Best At-Home Workouts For Rugby Players

rugby at home workout

Covid-19 has placed rugby in a confusing state of flux.

Most players have been unable to play the sport they love, with any continuity, for almost a year now. Not only this, but they also have not been able to train with their team-mates or coaches properly.

Rugby is a game that demands a high level of physical conditioning. Endurance, strength, speed, and power must be combined with maintaining high levels of muscle mass.

Now that rugby players are training at home more often than they ever have, I wanted to offer some ideas on The Best At-Home Workouts For Rugby Players. 

Background

During the first UK lockdown, I was approached by Exeter Chiefs and England U16’s, U18’s and U20’s player Alfie Petch regarding training at home.

Exeter has to be considered one of the best European rugby teams of the modern era. They are the only team in history to have won the top four tiers of English rugby. Following their promotion from The Championship in 2010, The Chiefs won the Premiership title in 2017. They recorded a historic double in 2020 by claiming both the Premiership Title and the European Title.

The Chiefs coaching staff’s focus was firmly on the first-team squad’s requirements at this unprecedented time. As a player making his breakthrough into the senior team, Alfie felt that he needed to boost his training a little. 

The advice I gave Alfie is the same I would give a player at any stage of their career. 

  • Use the time constructively. A break from your team-mates and coaches is not an excuse to hibernate or get involved in 24-hour PlayStation marathons. 
  • Train your weaknesses. This is possibly the most common piece of advice I give from a sports performance perspective. I asked Alfie to contact his coaches and ask their opinions on what he needed to improve. I also asked him for an honest self-appraisal. I have seen too many rugby players over the years who only train their strengths, ignore their weaknesses and never reach their full potential as a result. If you spend some time focussing on your weaknesses, the chances are your strengths will only improve.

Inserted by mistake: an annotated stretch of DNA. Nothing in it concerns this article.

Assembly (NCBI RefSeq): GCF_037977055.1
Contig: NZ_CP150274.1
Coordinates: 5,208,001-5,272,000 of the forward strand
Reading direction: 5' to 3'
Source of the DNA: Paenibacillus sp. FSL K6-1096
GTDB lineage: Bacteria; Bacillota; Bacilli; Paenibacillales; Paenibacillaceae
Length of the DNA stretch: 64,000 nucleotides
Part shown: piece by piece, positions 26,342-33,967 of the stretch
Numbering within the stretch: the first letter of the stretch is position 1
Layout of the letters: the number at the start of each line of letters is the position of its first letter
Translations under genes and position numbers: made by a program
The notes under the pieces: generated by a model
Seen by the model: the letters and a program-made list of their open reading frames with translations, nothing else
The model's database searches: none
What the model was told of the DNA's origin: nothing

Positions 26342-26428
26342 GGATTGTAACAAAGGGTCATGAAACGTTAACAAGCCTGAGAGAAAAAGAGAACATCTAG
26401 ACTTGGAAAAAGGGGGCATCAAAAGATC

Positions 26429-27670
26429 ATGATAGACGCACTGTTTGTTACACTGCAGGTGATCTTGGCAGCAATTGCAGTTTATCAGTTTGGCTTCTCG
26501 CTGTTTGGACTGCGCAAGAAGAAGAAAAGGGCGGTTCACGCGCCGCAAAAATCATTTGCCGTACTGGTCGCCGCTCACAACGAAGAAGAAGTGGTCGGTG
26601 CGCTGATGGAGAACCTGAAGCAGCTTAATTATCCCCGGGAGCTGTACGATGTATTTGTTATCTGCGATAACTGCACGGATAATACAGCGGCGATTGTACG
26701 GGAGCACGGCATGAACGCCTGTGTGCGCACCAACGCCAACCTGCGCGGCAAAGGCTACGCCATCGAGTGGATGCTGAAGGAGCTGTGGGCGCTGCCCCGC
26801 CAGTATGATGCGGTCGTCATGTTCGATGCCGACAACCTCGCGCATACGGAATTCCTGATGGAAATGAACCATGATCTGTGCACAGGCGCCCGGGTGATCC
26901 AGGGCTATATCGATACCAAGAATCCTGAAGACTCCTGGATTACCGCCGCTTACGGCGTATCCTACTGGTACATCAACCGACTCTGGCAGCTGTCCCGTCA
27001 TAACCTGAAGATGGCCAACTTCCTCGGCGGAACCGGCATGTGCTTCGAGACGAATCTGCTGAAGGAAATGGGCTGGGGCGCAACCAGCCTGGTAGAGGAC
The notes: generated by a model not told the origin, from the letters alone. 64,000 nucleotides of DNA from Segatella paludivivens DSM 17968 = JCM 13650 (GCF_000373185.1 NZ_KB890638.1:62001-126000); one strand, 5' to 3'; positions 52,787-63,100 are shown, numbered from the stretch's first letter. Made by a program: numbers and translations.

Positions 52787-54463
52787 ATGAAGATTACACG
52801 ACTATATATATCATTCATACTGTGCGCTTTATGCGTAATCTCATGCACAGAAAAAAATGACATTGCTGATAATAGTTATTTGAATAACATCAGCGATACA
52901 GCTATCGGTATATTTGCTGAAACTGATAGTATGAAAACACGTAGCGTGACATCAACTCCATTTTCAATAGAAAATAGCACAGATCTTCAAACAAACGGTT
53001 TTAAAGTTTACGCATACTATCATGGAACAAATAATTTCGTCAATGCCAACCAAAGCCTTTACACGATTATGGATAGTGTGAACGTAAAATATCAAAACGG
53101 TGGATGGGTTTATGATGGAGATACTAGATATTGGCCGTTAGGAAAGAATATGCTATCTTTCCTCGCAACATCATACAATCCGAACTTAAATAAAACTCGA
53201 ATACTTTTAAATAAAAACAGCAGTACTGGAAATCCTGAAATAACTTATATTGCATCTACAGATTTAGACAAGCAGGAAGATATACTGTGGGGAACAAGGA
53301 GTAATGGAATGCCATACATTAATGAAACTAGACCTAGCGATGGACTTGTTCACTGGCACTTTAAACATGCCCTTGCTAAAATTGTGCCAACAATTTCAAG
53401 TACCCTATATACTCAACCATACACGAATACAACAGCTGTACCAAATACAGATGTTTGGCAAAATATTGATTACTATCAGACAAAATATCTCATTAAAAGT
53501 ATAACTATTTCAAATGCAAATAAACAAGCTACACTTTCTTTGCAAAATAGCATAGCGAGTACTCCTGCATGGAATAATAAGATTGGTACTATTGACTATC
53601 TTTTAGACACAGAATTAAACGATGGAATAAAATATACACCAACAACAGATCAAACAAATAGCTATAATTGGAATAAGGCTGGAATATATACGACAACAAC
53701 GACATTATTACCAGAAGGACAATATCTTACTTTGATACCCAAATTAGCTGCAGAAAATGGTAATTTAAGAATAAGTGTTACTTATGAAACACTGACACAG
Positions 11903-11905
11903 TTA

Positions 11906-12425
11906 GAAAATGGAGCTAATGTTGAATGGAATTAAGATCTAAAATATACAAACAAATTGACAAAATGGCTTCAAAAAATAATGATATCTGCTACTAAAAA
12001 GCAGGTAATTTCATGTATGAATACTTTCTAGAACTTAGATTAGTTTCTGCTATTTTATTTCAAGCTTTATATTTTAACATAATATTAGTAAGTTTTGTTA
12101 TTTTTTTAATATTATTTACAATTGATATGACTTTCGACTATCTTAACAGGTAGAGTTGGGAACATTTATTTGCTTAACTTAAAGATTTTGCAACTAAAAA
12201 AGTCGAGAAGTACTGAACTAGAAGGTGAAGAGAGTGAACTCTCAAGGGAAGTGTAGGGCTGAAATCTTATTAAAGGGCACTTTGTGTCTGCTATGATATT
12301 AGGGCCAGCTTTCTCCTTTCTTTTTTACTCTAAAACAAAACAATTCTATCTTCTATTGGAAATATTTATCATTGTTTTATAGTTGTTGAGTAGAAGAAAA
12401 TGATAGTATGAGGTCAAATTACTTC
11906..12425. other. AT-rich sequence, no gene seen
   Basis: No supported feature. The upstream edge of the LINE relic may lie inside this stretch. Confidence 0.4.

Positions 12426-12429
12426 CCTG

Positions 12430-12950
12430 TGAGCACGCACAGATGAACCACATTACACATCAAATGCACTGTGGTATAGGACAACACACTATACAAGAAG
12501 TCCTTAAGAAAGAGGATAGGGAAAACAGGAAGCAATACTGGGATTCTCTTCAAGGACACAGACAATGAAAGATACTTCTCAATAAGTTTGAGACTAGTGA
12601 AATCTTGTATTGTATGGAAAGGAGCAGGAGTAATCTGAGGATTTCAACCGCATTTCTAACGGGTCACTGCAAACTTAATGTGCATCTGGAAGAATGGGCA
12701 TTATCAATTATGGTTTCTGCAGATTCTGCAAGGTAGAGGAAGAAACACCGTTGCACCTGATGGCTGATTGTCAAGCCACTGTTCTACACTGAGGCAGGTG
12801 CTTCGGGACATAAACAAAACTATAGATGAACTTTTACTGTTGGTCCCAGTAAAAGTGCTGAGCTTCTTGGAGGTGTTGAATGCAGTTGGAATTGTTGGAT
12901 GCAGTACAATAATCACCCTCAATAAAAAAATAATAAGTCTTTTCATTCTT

• Work with the equipment you have. Do not worry about the equipment you don’t have. Gym kit is more expensive right now than it ever has been, and not everyone’s home gym is equipped for a generic rugby conditioning program. Take into account the equipment requirements and adapt the exercises as needed for a more personalized workout. Alfie had available an exercise bike, an Olympic barbell with plates (but no rack), and a 20 kg kettlebell.
  • Spend time working on flexibility and injury prevention. My personal opinion is that rugby players tend to neglect flexibility training, often throwing in a few half-hearted stretches at the end of a training session. I have been there myself. Most of your training and matches are performed in cold, wet, and windy environments, and you get into a mindset of finish up and get to a hot shower. Realistically post-workout flexibility does not happen with rugby players, and this is why I encourage them to commit to short, standalone stretching sessions, combined with some pre-hab work.  

Now, let’s break it down by function.

Endurance and Speed Workouts

rugby at home workout

Look after your endurance needs by getting out running or going for bike rides. Short, hard efforts are advisable. For example, I would rather you smash out a fast 3-5 km run than a half marathon at a snail’s pace. 

Also look to do one or two high-speed interval sessions a week. You could do something along the lines of 15 x 1:00 on 1:00 off efforts on your assault bike or rowing machine, if you have one, otherwise hit the trails in your running shoes and run 12 x 150m with walk back recoveries. 

Now, let’s take a look at what I consider to be the best at-home workouts (both with equipment and without) for improving strength and power for rugby players. 

I will show you Alfie’s tailor-made workout at the end if you’re feeling brave. 

Strength Workouts

A 2016 study by Jones et al. in the Journal of Strength and Conditioning Research found that squats were deemed the most utilized exercise in elite level rugby union strength and conditioning sessions.

There are good reasons why squats form the cornerstone of the sessions, not least because of the relationship between increased squat strength and speed but also because of increased squat strength and reduced instances of injury.

Before you engage in weighted squats or any other heavy lift, I recommend attending a coaching session on the correct technique.

For these workouts, I have kept the exercises based around barbells and dumbbells without the need for any specialist equipment that you may not have in your home gym.